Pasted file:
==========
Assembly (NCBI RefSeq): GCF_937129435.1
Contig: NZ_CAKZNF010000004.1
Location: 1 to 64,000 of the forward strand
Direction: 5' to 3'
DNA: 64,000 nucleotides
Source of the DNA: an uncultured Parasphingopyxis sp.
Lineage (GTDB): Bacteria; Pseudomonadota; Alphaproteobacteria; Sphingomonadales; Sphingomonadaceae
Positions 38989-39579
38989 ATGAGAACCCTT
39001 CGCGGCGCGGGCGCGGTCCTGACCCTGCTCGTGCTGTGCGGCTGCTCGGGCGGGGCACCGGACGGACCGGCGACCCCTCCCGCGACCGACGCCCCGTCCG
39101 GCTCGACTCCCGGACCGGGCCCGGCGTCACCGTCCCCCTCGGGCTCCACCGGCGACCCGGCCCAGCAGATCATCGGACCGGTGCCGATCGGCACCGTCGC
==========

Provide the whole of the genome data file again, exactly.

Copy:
Assembly (NCBI RefSeq): GCF_937129435.1
Contig: NZ_CAKZNF010000004.1
Location: 1 to 64,000 of the forward strand
Direction: 5' to 3'
DNA: 64,000 nucleotides
Source of the DNA: an uncultured Parasphingopyxis sp.
Lineage (GTDB): Bacteria; Pseudomonadota; Alphaproteobacteria; Sphingomonadales; Sphingomonadaceae
Positions 38989-39579
38989 ATGAGAACCCTT
39001 CGCGGCGCGGGCGCGGTCCTGACCCTGCTCGTGCTGTGCGGCTGCTCGGGCGGGGCACCGGACGGACCGGCGACCCCTCCCGCGACCGACGCCCCGTCCG
39101 GCTCGACTCCCGGACCGGGCCCGGCGTCACCGTCCCCCTCGGGCTCCACCGGCGACCCGGCCCAGCAGATCATCGGACCGGTGCCGATCGGCACCGTCGC